NEW YORK – Millions of viewers welcomed 2019 by watching Dick Clark’s New Year’s Rockin’ Eve with Ryan Seacrest. They saw stars like Christina Aguilera, Bastille and New Kids On The Block welcome in the New Year on the Midnight Countdown Stage, a surprisingly small open structure perched over the one million celebrants who crowded every inch of Times Square. They also watched in anticipation, as they do every year, as the giant ball dropped from atop One Times Square at midnight.
What these viewers didn’t see very much of, though, were the fire egress routes located throughout Times Square. Put in place by NYPD, these passages are essential security measures, but their empty space and utilitarian guard rails don’t make for compelling television. In the past, their presence limited the number of wide camera shots taken from the Midnight Countdown Stage, but as 2018 turned to 2019, the Lighting Design Group came up with a way to block the lanes from view with the help of 12 CHAUVET Professional COLORado Solo Batten fixtures, supplied by WorldStage.
“Most viewers at home don’t realize there are so many egress lanes all over Times Square,” said the Lighting Design Group’s Mike Grabowski. “The show had to be very careful about going to wide shots, since all you would see were railings and empty egress streets. This presented a challenge, because the wide shots could provide a very helpful change of scenery in a show that goes from 8 pm until after midnight.”
As the lighting designer of the Midnight Countdown Stage, Grabowski was looking for a way to address this issue. He found it when he saw a video of the COLORado Solo Batten. “I felt they were unique for a strip-style fixture, since they appeared to create a single bar of light without individual pixels showing,” he said. “I thought this would be rad eye candy!”
Being smaller than conventional strip lights, the new COLORado Solo Batten fixtures could also fit on the Midnight Countdown Stage’s railings. This allowed Grabowski to create “a dynamic lighting element that fit the aesthetics of the broadcast while blocking out the view of the egress lanes with their light.”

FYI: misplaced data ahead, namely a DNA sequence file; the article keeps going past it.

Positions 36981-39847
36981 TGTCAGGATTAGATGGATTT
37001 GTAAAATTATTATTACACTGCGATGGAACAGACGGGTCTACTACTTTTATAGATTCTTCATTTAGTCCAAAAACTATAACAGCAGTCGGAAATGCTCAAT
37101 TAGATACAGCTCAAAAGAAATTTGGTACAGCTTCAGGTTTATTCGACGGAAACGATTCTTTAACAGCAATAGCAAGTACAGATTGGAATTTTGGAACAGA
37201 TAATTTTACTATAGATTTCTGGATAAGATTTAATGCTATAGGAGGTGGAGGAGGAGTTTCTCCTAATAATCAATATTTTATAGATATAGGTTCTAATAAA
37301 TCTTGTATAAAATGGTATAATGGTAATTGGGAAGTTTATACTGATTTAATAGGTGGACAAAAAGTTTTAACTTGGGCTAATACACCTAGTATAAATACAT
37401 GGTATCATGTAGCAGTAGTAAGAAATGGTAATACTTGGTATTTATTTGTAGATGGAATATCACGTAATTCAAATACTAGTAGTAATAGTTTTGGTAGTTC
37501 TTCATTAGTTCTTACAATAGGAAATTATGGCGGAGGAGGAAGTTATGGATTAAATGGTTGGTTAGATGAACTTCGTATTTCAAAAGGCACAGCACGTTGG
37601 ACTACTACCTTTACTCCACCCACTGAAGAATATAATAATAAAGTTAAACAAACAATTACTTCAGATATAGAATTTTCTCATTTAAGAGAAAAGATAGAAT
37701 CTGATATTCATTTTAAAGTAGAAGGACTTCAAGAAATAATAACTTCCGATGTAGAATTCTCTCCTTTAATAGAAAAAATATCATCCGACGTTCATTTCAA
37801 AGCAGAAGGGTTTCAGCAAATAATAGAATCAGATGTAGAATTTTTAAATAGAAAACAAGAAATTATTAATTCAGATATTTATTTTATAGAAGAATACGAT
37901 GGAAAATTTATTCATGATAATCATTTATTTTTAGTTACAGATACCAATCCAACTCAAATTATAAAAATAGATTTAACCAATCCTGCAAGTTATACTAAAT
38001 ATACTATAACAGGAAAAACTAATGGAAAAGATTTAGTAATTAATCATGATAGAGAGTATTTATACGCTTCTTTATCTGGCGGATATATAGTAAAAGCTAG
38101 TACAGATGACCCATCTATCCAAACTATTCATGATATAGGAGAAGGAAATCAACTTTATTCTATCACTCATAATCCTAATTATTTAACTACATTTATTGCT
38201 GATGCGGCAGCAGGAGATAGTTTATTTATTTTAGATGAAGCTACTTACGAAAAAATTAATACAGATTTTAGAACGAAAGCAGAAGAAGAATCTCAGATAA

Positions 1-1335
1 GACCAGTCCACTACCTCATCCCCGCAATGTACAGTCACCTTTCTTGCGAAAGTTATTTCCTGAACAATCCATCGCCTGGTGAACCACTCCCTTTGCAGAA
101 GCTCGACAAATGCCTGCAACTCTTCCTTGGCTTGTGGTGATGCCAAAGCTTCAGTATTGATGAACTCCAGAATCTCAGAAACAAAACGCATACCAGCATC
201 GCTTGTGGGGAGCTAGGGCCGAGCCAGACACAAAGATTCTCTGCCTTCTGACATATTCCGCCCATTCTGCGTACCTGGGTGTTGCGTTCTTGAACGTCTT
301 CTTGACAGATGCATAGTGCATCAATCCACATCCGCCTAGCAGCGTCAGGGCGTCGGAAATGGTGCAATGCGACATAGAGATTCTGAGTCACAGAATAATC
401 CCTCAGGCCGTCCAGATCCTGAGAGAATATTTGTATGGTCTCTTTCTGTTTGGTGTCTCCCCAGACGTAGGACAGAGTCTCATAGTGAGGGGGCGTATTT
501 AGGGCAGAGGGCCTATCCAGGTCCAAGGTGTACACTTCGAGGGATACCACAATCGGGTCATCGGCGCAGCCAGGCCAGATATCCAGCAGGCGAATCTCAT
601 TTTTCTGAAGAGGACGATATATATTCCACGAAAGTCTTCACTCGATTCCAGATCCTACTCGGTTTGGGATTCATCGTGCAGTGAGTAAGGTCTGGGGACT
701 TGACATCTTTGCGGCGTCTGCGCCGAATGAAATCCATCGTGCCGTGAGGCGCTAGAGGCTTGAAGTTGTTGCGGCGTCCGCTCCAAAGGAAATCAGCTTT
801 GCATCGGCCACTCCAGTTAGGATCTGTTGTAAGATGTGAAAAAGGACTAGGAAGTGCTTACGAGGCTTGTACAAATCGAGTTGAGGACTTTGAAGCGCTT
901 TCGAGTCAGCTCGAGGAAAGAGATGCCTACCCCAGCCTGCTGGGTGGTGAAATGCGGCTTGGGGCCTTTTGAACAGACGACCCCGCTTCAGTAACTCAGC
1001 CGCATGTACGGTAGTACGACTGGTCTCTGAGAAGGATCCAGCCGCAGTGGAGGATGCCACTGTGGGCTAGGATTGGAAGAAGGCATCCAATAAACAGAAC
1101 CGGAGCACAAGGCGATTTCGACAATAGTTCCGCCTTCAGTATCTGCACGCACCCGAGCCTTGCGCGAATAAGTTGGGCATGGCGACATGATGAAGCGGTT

In addition to solving the issue of the visible egress lanes, the COLORado Solo Batten added a new visual twist to the show’s lighting, according to Grabowski. “They are very cool looking, and something never seen before,” he said. “I believe we are the first to use these fixtures in a national broadcast application.”
Being part outdoors and part indoors, the Midnight Countdown Stage creates challenges dealing with the elements, which is something that made Grabowski appreciate the IP65 rating of the new RGBAW batten. “The hardest component of this project is that it is both inside and outside,” he said. “Inside is pretty straightforward, but outdoors creates an added complication. The outside is fully exposed to the elements, and that’s never predictable. Last year was the coldest New Year’s on record, and this year was the wettest. With LEDs in particular, weather rating becomes wildly important, because both cold and wet can cause failures. We had no issues with the COLORados.”
Blocking egress lanes from view and contending with the elements were only two of the issues that Grabowski had to deal with New Year’s Eve. “You have to achieve a balance when designing for this type of stage,” he said. “It’s the balance of cramming as much dynamic energy and fun into a small stage, while still making talent look beautiful. Overall, a lot of it is driven by energy and motion — wanting to have things constantly moving, but also finding ways to give us a place to go with it. You can’t be full throttle the entire time!
“The other key thing to keep in mind during the design process is that this stage is seen in wide shots, so we have to make a presentation for the various roof and helicopter shots. Our design also had to be big and dynamic enough to be able to be seen from 10 blocks away, or 10 floors away.”
Pulling all of these design elements together required a team effort. Grabowski praised the work of his colleagues Wolfram Ott and Jeremy Dominik, associate designers; Ron LaValle Inside IATSE Head; Joseph Cartagena Outside IATSE head; Ryan Phillips Outside Programmer; Steve Garner Inside Programmer; and David Cook Lighting PM.
“There are a lot of moving pieces that have to come together to make something like this work, starting with people,” said Grabowski. And this year an innovative new fixture too.